Finally, it’s important to consider the balance between presenting your professional and personal life on social media. Some people keep these personas relatively separate, often by posting personal information to Facebook that only their “friends” can see, while using Twitter for professional communication. Others find success by showing facets of themselves that extend beyond their research personas, especially on Twitter. In either case, you don’t need to share your personal life to generate engagement on social media, but you do need personality. Few will tune in if your content is overly plain or plain boring.


Engaging with audiences might be considered a double-edged sword. On one hand, it empowers you to have a voice among supporters, fans, (actual) friends, and colleagues. It can be very rewarding. On the other hand, it might involve hearing from detractors, adversaries, antagonists, and, well, jerks. This can be very depressing.

Here are some tips and strategies to keep in mind:

  • Communication is not necessarily two-way. You’re never obligated or expected to reply.
  • Don’t worry if people don’t reply to you (see above).
  • Don’t look for arguments.
  • Before jumping into a conversation, ask yourself: “Is this a topic or dialogue that relates to my experiences or expertise? Can I contribute additional insight, or is it too far outside of my wheelhouse?”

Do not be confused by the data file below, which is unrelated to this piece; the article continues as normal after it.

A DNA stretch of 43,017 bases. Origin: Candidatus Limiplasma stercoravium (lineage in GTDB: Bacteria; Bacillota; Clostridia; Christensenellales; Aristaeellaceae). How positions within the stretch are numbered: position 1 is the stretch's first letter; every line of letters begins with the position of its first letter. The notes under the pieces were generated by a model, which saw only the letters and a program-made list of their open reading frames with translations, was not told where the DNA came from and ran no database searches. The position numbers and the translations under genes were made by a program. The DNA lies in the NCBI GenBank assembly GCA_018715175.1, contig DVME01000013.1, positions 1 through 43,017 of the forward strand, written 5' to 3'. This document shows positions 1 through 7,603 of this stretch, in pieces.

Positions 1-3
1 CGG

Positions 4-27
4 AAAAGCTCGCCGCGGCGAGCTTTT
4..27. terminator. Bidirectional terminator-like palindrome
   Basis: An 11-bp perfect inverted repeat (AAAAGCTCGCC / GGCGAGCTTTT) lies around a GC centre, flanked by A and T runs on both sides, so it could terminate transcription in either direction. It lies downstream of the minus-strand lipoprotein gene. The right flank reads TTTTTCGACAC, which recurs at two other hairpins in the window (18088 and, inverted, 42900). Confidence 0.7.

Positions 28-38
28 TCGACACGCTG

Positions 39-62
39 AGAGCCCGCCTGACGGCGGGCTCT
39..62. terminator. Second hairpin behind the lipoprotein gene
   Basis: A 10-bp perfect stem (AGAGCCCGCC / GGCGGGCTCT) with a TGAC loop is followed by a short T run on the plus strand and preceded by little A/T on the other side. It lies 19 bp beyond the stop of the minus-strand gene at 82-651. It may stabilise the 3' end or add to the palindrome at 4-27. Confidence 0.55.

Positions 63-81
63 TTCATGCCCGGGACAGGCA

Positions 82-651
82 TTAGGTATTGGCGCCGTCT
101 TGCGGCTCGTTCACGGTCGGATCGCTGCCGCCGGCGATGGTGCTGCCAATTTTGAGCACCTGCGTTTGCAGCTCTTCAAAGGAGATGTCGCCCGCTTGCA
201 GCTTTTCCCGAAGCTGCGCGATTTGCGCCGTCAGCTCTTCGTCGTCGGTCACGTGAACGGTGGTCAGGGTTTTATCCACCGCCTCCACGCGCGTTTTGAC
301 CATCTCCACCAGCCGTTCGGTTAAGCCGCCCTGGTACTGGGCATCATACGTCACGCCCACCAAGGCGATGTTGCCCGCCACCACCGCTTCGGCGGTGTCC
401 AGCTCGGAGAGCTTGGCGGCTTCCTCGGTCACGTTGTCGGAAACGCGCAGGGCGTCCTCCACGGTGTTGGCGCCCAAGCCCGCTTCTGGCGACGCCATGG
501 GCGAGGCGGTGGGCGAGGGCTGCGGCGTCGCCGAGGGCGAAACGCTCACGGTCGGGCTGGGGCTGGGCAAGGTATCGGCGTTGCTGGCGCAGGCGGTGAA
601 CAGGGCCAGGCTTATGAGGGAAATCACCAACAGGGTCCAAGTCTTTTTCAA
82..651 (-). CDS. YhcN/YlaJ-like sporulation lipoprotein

• Remember that human beings (presumably) are behind the comments.
  • If someone pays you a compliment, “liking” their comment is often enough thanks.
A black slide displays sample tweets giving feedback on social media.

Option (B) or (C) is preferable to (A) because posts that begin with a username are visible only in the timelines of people who follow both the person posting and the account mentioned. Either (B) or (C) could work well, depending on how much interaction you want to encourage.

Daniel Salas/SAPIENS

If (OK, when) you receive negative comments, consider the following:

  • Ignore the ugly stuff and move on.
  • Try to discern good faith comments and consider replying to them.
  • Know that you might not be able to exit or end the conversation easily if you make a misstep or start an argument. So, tread carefully.
  • If you’ve made an honest mistake, it’s OK to apologize. But more often than not, unkind comments come from people who have a preexisting ax to grind, so try not to take them personally. If people are abusive, then “block” and report them.


Engaging with social media is not a requirement for the 21st-century scholar. However, the platforms can be tools to help you establish your reputation, share and spread your ideas, and connect with a range of audiences.

If you do jump in, start out by wading slowly through the platform, learning and watching, observing and participating—like any anthropologist should.

Chip Colwell

Chip Colwell is an anthropologist and the founding editor-in-chief of SAPIENS. He was the senior curator of anthropology at the Denver Museum of Nature & Science from 2007 to 2020. He received his Ph.D. from Indiana University and has received grants and fellowships with the American Academy of Arts & Sciences, Rockefeller Foundation, U.S. Fulbright Program, National Endowment for the Humanities, and National Science Foundation. His research has been highlighted by the BBC, C-SPAN, and The Wall Street Journal, and his writing has appeared in The New York Times, The Guardian, Salon, Aeon, Foreign Affairs, and elsewhere. He has published 12 books, including Plundered Skulls and Stolen Spirits: Inside the Fight to Reclaim Native America’s Culture, which has received six national awards. Follow him on Twitter @drchipcolwell.